Business and Economics
Source: Economist: 24 Mar 18 "Steel banned"
In 1982, the US put restrictions on cheap steel being imported from Europe. Soon, steel-hungry industries in the US increased imports from non-European nations. End result: steel imports actually increased after the restrictions. Trade is like water, if you try to block its flow in one direction, it merely flows in from somewhere else. Example: under Obama, imports of cheap Chinese steel were restricted. In response, steel imports from nearby Vietnam increased.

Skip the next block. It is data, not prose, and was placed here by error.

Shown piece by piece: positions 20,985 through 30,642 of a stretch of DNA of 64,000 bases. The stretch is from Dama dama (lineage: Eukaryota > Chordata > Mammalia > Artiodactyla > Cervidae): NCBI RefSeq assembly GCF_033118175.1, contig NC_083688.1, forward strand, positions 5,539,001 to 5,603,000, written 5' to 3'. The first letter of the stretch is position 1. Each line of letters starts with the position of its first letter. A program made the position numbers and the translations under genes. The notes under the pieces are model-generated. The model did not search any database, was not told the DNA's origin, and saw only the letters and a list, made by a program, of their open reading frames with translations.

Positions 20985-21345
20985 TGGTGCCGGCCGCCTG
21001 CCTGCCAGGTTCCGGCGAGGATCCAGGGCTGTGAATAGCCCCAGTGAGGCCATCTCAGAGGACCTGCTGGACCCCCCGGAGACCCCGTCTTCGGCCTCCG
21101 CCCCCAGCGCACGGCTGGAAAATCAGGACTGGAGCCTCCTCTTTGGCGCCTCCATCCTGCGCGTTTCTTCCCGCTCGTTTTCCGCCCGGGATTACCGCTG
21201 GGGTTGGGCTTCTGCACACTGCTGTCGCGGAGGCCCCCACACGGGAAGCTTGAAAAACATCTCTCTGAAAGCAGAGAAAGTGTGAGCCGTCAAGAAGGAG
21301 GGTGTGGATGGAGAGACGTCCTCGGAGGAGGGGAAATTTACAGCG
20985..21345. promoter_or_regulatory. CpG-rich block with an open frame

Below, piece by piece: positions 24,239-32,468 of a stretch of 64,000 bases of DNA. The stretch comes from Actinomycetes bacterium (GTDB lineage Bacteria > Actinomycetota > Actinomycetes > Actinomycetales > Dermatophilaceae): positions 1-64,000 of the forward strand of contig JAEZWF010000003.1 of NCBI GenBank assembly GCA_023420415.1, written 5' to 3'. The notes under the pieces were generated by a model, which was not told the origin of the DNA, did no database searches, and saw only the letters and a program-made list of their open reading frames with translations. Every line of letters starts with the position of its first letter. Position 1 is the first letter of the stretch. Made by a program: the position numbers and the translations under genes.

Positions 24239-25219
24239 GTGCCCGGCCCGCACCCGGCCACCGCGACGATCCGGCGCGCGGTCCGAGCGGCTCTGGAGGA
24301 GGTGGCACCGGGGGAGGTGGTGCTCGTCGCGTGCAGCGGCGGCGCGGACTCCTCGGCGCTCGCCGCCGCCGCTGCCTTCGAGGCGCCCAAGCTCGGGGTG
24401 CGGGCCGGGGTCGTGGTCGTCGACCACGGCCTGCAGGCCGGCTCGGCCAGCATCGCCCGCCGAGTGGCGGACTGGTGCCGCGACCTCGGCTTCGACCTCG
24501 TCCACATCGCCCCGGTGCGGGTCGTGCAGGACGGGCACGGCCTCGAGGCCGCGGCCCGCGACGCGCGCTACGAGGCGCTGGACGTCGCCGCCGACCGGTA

More problems with steel tariffs: everyone involved will try and apply for an exemption. It is estimated that the Trump administration will spend 24,000 work-hours evaluating the merits of 4,000 applications for exemptions to the new steel tariff. More importantly, as you can see by the graphic, in the US our steel production sector is far smaller than our steel producing sector. Steel tariffs will harm more workers than they help.